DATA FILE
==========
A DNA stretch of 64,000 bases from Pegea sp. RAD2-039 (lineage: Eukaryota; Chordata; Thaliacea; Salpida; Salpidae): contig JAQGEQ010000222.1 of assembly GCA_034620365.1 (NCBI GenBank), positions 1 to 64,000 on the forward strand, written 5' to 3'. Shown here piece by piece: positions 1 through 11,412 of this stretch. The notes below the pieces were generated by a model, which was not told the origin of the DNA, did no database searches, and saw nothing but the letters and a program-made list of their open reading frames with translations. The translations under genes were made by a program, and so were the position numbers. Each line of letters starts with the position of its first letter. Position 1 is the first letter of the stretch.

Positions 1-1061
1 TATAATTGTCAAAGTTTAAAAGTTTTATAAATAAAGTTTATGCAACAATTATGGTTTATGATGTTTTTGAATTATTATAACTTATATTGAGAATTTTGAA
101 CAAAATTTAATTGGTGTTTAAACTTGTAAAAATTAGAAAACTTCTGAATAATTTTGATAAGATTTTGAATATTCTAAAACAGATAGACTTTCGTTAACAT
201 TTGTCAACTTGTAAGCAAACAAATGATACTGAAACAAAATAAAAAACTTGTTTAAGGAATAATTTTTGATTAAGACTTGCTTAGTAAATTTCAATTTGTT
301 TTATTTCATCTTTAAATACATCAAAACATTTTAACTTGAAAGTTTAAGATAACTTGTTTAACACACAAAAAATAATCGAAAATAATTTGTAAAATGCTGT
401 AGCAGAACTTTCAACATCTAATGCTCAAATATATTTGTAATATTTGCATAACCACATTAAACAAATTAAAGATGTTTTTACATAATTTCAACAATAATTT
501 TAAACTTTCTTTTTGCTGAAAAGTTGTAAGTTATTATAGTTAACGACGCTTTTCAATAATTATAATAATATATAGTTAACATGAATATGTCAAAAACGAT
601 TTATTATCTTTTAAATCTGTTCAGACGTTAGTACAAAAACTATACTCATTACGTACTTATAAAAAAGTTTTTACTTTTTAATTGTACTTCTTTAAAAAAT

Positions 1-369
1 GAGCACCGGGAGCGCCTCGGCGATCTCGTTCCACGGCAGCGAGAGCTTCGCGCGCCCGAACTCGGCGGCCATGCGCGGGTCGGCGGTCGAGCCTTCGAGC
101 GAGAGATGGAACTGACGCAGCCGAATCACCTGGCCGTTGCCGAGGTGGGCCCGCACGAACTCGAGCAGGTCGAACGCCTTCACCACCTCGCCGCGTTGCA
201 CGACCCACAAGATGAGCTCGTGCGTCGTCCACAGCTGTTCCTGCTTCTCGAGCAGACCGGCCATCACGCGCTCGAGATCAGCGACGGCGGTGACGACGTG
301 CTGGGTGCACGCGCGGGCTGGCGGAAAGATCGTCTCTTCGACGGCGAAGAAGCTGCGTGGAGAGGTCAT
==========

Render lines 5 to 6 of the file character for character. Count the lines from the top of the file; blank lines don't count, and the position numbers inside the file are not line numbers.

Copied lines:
201 TTGTCAACTTGTAAGCAAACAAATGATACTGAAACAAAATAAAAAACTTGTTTAAGGAATAATTTTTGATTAAGACTTGCTTAGTAAATTTCAATTTGTT
301 TTATTTCATCTTTAAATACATCAAAACATTTTAACTTGAAAGTTTAAGATAACTTGTTTAACACACAAAAAATAATCGAAAATAATTTGTAAAATGCTGT